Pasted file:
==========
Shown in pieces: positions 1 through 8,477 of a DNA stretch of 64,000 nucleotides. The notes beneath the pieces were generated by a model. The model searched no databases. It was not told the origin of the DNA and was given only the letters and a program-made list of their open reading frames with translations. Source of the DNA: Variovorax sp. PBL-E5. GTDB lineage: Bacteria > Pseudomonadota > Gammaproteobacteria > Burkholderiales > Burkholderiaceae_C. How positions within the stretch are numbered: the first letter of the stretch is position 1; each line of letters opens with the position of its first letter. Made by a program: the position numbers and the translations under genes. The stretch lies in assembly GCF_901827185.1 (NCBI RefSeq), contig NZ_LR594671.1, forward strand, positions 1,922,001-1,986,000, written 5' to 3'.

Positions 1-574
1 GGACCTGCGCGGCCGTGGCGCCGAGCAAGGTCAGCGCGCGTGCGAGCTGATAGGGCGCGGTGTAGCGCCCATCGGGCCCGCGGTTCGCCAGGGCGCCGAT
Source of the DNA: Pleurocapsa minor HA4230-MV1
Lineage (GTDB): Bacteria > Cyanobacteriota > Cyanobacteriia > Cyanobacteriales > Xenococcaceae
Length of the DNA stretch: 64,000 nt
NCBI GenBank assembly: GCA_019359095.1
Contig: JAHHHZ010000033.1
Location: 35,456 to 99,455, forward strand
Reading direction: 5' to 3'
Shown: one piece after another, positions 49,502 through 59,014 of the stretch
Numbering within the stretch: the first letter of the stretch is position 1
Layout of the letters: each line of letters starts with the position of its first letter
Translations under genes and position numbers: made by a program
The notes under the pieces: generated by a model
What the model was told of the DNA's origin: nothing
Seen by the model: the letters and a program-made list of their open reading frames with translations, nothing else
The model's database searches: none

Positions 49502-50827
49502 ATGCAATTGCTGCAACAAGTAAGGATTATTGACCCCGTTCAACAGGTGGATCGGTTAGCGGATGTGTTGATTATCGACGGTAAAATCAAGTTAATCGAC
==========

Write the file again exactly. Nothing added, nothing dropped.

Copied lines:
Shown in pieces: positions 1 through 8,477 of a DNA stretch of 64,000 nucleotides. The notes beneath the pieces were generated by a model. The model searched no databases. It was not told the origin of the DNA and was given only the letters and a program-made list of their open reading frames with translations. Source of the DNA: Variovorax sp. PBL-E5. GTDB lineage: Bacteria > Pseudomonadota > Gammaproteobacteria > Burkholderiales > Burkholderiaceae_C. How positions within the stretch are numbered: the first letter of the stretch is position 1; each line of letters opens with the position of its first letter. Made by a program: the position numbers and the translations under genes. The stretch lies in assembly GCF_901827185.1 (NCBI RefSeq), contig NZ_LR594671.1, forward strand, positions 1,922,001-1,986,000, written 5' to 3'.

Positions 1-574
1 GGACCTGCGCGGCCGTGGCGCCGAGCAAGGTCAGCGCGCGTGCGAGCTGATAGGGCGCGGTGTAGCGCCCATCGGGCCCGCGGTTCGCCAGGGCGCCGAT
Source of the DNA: Pleurocapsa minor HA4230-MV1
Lineage (GTDB): Bacteria > Cyanobacteriota > Cyanobacteriia > Cyanobacteriales > Xenococcaceae
Length of the DNA stretch: 64,000 nt
NCBI GenBank assembly: GCA_019359095.1
Contig: JAHHHZ010000033.1
Location: 35,456 to 99,455, forward strand
Reading direction: 5' to 3'
Shown: one piece after another, positions 49,502 through 59,014 of the stretch
Numbering within the stretch: the first letter of the stretch is position 1
Layout of the letters: each line of letters starts with the position of its first letter
Translations under genes and position numbers: made by a program
The notes under the pieces: generated by a model
What the model was told of the DNA's origin: nothing
Seen by the model: the letters and a program-made list of their open reading frames with translations, nothing else
The model's database searches: none

Positions 49502-50827
49502 ATGCAATTGCTGCAACAAGTAAGGATTATTGACCCCGTTCAACAGGTGGATCGGTTAGCGGATGTGTTGATTATCGACGGTAAAATCAAGTTAATCGAC